As the updated workplace policies take effect, we've put together 10 things for employers and employees to remember as more of us return to the office, eg the cap on 75% of the workforce returning at any one point.
Singapore's tripartite partners recently introduced more flexibility to allow for more employees to return to the office, subject to safe management measures. This comes as a result of local community cases remaining low in the past month, and the steady progress of the vaccination programme.
As the updated requirements take effect from 5 April 2021 (Monday), we've put together 10 things for employers and employees to remember as more of us return to the office. Please note that this is not an exhaustive list, but only a guide. The full set of safe management measures is available here.
1. Upto 75% of the workforce can be at the workplace at one time
More employees may return to the workplace to better support in-person collaboration and business operations. However, employers must ensure that no more than 75% of employees who are able to work from home are at the workplace at any point in time. For example, a company with 100 employees who can work from home can have up to 75 of these employees at the workplace at any point in time. There is no limit on the proportion of an individual employee’s working time that can be spent at the workplace.
2. Employers are encouraged to support employees in working from home
Risk of transmission remains. Employers are encouraged to support as many employees in working from home as possible. This will help to limit the number of employees exposed at the workplace at any point in time, and reduce crowding in common areas, e.g. pantries, toilets, lifts. Having more employees work from home will also help sustain business operations should a case emerge at the workplace.
3. Stagger start times to spread out staff across time and place
Employers are encouraged to stagger the start times for all employees such that at least half of all employees arrive at the workplace at or after 10am, as far as possible. If physical meetings are needed, they can be scheduled after 10 am. These measures would enable more employees to avoid peak-hour travel, especially if employees require the use of public transport. Timings of lunch and other breaks should also be staggered accordingly.
4. Allow flexible hours for employees who can work-from-home but return to the workplace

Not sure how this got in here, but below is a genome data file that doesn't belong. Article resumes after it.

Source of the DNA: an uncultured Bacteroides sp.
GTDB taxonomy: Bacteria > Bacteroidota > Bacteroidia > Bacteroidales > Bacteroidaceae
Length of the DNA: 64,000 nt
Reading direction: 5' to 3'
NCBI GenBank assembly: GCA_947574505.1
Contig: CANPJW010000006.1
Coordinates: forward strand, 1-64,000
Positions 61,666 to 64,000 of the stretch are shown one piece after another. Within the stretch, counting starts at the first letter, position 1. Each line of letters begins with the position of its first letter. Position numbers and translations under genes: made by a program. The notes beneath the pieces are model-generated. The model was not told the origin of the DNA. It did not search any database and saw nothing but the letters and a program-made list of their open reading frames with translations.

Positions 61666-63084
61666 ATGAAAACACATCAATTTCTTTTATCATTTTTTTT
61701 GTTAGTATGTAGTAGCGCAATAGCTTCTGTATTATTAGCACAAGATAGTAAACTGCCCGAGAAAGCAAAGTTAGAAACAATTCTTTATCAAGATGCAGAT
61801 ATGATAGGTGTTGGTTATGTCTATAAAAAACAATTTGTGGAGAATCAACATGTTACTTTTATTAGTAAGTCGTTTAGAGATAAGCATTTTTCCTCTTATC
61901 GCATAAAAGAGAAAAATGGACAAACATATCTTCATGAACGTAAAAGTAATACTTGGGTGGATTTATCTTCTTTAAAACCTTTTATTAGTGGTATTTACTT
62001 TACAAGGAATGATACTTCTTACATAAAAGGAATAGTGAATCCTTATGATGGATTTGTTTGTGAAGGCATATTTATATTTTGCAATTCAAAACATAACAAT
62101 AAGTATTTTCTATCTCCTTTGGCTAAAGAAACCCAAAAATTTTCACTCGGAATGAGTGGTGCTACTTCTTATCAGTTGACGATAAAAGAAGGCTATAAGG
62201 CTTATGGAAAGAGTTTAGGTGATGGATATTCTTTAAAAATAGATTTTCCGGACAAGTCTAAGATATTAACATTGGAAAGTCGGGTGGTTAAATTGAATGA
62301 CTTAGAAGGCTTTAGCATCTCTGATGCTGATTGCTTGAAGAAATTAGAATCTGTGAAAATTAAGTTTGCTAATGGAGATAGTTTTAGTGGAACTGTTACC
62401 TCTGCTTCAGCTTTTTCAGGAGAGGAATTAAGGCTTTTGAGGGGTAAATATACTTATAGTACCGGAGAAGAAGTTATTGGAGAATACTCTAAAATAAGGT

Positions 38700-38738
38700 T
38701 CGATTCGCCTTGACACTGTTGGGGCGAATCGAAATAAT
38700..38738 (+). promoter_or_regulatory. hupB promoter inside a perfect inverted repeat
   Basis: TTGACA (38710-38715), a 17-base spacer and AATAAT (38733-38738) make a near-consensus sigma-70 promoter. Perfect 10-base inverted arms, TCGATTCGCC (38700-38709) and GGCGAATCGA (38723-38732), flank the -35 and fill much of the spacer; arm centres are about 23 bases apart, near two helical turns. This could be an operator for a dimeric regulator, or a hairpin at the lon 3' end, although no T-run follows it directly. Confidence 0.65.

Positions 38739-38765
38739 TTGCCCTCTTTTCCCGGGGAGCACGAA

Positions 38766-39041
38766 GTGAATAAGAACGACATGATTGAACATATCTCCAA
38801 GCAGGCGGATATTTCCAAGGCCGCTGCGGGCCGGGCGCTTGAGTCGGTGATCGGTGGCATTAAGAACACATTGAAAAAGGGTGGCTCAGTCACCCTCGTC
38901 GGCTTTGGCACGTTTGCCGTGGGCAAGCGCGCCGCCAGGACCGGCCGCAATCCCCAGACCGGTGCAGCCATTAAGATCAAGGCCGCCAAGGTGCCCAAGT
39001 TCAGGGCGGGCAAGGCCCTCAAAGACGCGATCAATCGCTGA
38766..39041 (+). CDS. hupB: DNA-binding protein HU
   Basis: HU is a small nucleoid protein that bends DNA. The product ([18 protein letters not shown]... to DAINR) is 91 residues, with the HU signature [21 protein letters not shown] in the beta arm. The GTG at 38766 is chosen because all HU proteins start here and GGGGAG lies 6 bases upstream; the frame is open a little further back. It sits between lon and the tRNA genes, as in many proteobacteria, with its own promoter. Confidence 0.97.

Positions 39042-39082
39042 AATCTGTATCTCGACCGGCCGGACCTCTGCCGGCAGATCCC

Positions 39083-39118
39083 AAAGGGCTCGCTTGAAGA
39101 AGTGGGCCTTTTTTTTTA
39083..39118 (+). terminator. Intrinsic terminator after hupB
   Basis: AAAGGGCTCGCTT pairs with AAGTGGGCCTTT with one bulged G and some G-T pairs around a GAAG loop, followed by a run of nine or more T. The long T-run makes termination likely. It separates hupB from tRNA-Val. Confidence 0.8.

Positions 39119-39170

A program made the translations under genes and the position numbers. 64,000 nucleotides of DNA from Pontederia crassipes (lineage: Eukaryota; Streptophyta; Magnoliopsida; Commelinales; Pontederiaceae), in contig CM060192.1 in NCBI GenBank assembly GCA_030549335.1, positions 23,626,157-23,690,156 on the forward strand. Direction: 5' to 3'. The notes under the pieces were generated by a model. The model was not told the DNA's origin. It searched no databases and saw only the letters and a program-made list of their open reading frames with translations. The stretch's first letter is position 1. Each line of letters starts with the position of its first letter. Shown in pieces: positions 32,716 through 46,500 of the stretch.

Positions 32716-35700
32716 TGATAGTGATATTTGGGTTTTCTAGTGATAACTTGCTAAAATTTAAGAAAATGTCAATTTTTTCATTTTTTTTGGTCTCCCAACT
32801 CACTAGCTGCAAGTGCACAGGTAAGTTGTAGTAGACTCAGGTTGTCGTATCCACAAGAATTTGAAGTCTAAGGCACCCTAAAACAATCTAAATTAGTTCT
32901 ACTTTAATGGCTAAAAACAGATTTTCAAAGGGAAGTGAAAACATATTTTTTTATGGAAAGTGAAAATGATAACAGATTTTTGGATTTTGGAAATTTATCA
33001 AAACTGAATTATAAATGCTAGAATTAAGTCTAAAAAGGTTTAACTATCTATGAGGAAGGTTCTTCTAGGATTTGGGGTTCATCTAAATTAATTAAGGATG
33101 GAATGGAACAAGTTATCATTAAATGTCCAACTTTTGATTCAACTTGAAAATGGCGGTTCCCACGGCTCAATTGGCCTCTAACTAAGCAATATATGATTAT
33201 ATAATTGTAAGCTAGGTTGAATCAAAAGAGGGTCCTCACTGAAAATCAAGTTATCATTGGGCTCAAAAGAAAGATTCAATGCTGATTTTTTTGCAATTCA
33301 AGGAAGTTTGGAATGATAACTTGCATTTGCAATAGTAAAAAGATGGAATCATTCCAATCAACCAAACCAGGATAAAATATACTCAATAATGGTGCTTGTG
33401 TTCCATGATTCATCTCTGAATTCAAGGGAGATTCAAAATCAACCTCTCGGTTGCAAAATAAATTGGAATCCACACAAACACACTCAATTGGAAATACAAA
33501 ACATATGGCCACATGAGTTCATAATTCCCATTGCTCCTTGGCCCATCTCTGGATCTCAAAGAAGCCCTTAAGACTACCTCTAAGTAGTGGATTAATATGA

For employees who can work-from-home but who return to the workplace, employers should allow for flexible workplace hours. This is not to shorten work hours, but to allow flexibility to reduce the duration spent in the workplace, while also working from home during the day. Eg, employers could allow a proportion of their employees to work in the workplace from 10am-4pm, while fulfilling their remaining work hours from home. Employers could also allow their employees to work from home in the morning, and only return to the workplace in the afternoon (e.g. from 1-5pm).
5. No cross-deployment across worksites
No employee should work at more than one worksite. If cross-deployment cannot be avoided (e.g. due to the nature of the job), additional safeguards must be taken to minimise the risk of cross infection. However, this rule does not apply to industries / companies that need to do so due to the nature of their work. Such companies will be required to demonstrate that cross-deployment or interaction between employees is critical for business operations.
6. Only specific work-related events are allowed (no gatherings for social purposes)
Work-related events are classified as those not organised primarily for social interaction. Work-related events that are allowed to proceed are those which primarily involve employees or stakeholders, such as conferences / seminars, corporate retreats, staff training sessions, Annual General Meetings and Extraordinary General Meetings.
7. Work-related events should be capped at 50 persons and not focused around meals
The following measures have been prescribed:
- The number of persons per event must be capped at 50 persons.
- At least 1 metre safe distancing must be maintained between individual attendees.
- Meals should not be the main feature of the event. Employers should avoid holding events over mealtimes as far as possible.
- Food or drinks should only be served if incidental to the workplace event (e.g. the meeting or conference extends over lunchtime).
- The food must be served individually with the participants seated while consuming.
8. Social gatherings are still restricted to eight persons
All social and recreational gatherings (e.g. farewell lunch, team bonding activity) within or outside the workplace must adhere to the prevailing gathering size limit of eight persons. The total gathering size must not exceed eight persons. Gatherings involving more than a single group of eight are not allowed.
9. Masks must be worn at the workplace at all times
All onsite personnel, including employees, visitors, suppliers and contractors, must wear a mask and other necessary personal protective equipment at all times at the workplace, except during activities that require masks to be removed. Masks will have to be worn immediately after the activity is completed. Employers should ensure that they have sufficient masks for all employees.
10. Control and monitor access to the workplace
Control access at the workplace to only essential employees and authorised visitors. Employers must use the SafeEntry visitor management system to record the entry of all personnel (including employees and visitors). All employees and visitors should check-in and check-out of workplaces using SafeEntry to help MOH in establishing potential transmission chains. Personnel who are unwell (including having a fever upon temperature screening) must be refused entry to the workplace.
The full set of safe management measures is available here.
Photo / 123RF